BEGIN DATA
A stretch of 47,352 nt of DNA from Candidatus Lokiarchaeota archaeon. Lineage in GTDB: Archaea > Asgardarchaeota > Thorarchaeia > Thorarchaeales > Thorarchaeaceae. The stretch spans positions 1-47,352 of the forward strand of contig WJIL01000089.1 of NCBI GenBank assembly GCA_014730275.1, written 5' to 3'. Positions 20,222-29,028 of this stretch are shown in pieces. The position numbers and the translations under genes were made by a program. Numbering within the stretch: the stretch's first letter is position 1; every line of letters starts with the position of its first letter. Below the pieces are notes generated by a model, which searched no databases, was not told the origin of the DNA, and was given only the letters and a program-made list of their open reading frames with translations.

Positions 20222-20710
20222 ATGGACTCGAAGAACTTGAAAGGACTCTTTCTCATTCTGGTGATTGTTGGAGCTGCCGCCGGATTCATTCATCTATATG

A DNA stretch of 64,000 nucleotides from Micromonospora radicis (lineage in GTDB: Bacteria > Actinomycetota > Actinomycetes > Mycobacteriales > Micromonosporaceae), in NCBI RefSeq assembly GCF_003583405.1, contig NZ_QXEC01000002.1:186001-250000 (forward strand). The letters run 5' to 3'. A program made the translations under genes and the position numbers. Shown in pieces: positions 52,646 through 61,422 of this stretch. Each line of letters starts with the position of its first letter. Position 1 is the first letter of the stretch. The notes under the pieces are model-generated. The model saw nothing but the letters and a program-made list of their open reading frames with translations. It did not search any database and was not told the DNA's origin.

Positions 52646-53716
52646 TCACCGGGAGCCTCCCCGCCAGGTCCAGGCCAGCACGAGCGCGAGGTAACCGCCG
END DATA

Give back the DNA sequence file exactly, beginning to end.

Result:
A stretch of 47,352 nt of DNA from Candidatus Lokiarchaeota archaeon. Lineage in GTDB: Archaea > Asgardarchaeota > Thorarchaeia > Thorarchaeales > Thorarchaeaceae. The stretch spans positions 1-47,352 of the forward strand of contig WJIL01000089.1 of NCBI GenBank assembly GCA_014730275.1, written 5' to 3'. Positions 20,222-29,028 of this stretch are shown in pieces. The position numbers and the translations under genes were made by a program. Numbering within the stretch: the stretch's first letter is position 1; every line of letters starts with the position of its first letter. Below the pieces are notes generated by a model, which searched no databases, was not told the origin of the DNA, and was given only the letters and a program-made list of their open reading frames with translations.

Positions 20222-20710
20222 ATGGACTCGAAGAACTTGAAAGGACTCTTTCTCATTCTGGTGATTGTTGGAGCTGCCGCCGGATTCATTCATCTATATG

A DNA stretch of 64,000 nucleotides from Micromonospora radicis (lineage in GTDB: Bacteria > Actinomycetota > Actinomycetes > Mycobacteriales > Micromonosporaceae), in NCBI RefSeq assembly GCF_003583405.1, contig NZ_QXEC01000002.1:186001-250000 (forward strand). The letters run 5' to 3'. A program made the translations under genes and the position numbers. Shown in pieces: positions 52,646 through 61,422 of this stretch. Each line of letters starts with the position of its first letter. Position 1 is the first letter of the stretch. The notes under the pieces are model-generated. The model saw nothing but the letters and a program-made list of their open reading frames with translations. It did not search any database and was not told the DNA's origin.

Positions 52646-53716
52646 TCACCGGGAGCCTCCCCGCCAGGTCCAGGCCAGCACGAGCGCGAGGTAACCGCCG